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Over 200,000,000 people around the world have glaucoma. About 1.5% of the world's population has the more progressive form of the disease known as open-angle glaucoma, and about 0.7% of the world's population (but 1.3% of the population of China) has the more quickly debilitating form of the disease known as closed-angle glaucoma.
Left untreated, elevated intraocular pressure (eye pressure) destroys the optic nerve and steals sight, sometimes in less than a year, more usually over several years.
There aren't really any deep, dark secrets of glaucoma treatment doctors are hiding from the patients. There just isn't enough time in most office visits to convey some essential facts about glaucoma that can save your sight. Here are a few of them.
It isn't just old people who get glaucoma.
Even if you have perfect vision now, you could have glaucoma. People of African or Chinese descent are especially susceptible to the disease, as are men, people who are nearsighted, people who use steroids (such as asthma inhalers or cortisone), diabetics, and people over 50. Chinese people are twice as likely to develop glaucoma, and African-Americans are six times as likely to develop the disease. But everyone should have an eye exam every year, more often if you have a history of glaucoma in your family. Glaucoma runs in families.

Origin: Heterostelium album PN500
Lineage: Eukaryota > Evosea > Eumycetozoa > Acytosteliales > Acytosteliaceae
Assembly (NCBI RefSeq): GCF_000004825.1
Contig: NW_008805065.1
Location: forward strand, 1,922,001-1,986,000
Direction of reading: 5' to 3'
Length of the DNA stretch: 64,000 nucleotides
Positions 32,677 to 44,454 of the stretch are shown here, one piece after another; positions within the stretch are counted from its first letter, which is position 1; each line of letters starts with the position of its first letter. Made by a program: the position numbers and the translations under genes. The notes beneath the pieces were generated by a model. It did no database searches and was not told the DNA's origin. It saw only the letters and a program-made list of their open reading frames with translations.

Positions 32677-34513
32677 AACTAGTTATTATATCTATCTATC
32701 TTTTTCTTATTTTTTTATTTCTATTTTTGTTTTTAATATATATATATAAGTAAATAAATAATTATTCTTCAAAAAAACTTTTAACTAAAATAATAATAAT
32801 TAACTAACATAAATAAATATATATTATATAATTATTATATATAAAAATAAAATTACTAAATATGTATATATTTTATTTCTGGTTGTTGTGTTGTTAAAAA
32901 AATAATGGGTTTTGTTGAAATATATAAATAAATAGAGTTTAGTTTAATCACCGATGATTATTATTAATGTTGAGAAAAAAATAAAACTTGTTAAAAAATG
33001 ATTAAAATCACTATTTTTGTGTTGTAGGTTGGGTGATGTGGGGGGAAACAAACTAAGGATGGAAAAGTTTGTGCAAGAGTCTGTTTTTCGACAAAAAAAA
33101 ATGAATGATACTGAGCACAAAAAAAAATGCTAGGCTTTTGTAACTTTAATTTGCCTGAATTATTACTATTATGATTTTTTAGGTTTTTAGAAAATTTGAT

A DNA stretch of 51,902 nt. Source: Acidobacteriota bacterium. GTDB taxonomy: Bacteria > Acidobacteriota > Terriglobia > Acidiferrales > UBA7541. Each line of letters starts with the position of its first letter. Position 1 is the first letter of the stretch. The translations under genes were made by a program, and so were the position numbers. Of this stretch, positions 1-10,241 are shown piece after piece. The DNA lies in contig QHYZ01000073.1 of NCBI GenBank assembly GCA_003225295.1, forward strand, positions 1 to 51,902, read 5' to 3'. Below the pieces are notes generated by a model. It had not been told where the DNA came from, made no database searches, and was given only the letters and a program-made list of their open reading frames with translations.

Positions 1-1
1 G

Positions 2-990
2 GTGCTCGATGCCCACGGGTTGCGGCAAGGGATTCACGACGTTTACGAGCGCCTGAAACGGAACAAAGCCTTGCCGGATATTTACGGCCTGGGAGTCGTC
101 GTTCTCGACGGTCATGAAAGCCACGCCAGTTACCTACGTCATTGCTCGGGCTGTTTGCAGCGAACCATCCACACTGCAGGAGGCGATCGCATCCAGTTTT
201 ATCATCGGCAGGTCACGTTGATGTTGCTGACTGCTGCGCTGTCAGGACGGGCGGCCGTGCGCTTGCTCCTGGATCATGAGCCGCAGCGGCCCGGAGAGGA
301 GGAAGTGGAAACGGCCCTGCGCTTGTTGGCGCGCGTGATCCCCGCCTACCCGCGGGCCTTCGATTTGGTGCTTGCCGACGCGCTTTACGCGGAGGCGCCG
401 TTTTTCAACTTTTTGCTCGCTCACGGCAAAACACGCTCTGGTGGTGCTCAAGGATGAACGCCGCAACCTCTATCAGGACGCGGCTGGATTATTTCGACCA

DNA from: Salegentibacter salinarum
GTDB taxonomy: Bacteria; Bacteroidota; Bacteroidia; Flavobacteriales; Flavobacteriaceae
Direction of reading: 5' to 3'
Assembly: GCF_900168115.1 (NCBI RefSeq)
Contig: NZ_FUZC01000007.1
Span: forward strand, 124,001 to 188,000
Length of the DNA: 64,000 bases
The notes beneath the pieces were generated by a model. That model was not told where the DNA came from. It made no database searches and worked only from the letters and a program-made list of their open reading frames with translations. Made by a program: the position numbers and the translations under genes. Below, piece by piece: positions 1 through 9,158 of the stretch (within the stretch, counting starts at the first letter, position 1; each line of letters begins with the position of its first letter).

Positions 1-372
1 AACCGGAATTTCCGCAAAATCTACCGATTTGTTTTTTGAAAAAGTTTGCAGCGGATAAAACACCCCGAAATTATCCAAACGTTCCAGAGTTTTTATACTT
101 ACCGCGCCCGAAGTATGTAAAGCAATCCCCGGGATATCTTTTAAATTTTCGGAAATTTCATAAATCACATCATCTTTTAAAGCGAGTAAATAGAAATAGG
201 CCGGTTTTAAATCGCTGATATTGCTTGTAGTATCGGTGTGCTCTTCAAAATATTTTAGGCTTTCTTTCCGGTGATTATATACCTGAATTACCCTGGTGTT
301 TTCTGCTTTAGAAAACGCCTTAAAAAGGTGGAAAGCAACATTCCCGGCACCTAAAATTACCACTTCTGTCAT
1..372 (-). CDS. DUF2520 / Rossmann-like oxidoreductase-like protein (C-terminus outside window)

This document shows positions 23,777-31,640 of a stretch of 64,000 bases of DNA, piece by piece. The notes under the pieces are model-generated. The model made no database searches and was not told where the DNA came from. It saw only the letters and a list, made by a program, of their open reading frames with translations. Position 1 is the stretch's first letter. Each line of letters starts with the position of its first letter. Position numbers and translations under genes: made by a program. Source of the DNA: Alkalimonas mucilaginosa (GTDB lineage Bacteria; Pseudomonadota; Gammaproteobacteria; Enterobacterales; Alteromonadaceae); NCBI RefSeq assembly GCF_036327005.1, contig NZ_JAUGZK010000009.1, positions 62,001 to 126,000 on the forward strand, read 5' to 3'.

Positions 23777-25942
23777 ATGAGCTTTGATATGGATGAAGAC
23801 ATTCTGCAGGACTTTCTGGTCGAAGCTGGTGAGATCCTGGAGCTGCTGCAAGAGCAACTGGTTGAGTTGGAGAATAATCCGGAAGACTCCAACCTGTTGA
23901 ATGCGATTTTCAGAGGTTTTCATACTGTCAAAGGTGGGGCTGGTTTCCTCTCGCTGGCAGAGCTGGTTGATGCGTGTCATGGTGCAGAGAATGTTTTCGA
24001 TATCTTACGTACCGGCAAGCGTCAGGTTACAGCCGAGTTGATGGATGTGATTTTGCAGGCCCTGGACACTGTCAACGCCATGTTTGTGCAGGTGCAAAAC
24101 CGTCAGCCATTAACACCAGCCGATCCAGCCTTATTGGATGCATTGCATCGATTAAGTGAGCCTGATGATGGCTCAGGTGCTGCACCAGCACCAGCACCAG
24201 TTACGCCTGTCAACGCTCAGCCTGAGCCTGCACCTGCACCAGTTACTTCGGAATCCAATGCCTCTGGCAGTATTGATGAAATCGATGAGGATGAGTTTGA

Exercise can reduce eye pressure.
The effects of exercise aren't enough to cure glaucoma, but they can reduce eye pressure enough to slow it down. Aerobic exercise such as jogging, swimming, and tennis done just 30 minutes a day 3 days a week can lower IOP up to 20%--which makes a difference. Yoga poses that require standing on your head and scuba diving are to be avoided because they put pressure on the eyes.
Pressure on the neck increases eye pressure.
Tight collars and neckties increase eye pressure and glaucoma risk.
Not everyone who has glaucoma has elevated intraocular pressure.
The fact that you don't have elevated eye pressure doesn't mean you are free from glaucoma.
Some of the 40 types of glaucoma are caused by poor circulation to the optic nerve.
You won't notice changes in your vision until the disease has already caused permanent damage to your optic nerve.
Glaucoma usually damages peripheral (side-to-side) vision rather than central (straight-ahead) vision, at least at first. You can't check your peripheral vision (side-to-side vision) on your own. A doctor has to conduct a field of vision test to assess your peripheral vision, as well as measure your IOP (intraocular pressure) and look at your optic nerve.
Lowering your blood pressure won't lower your eye pressure.
Blood pressure and IOP aren't tied to each other--but you should still do everything you need to do to keep your blood pressure as nearly normal as possible.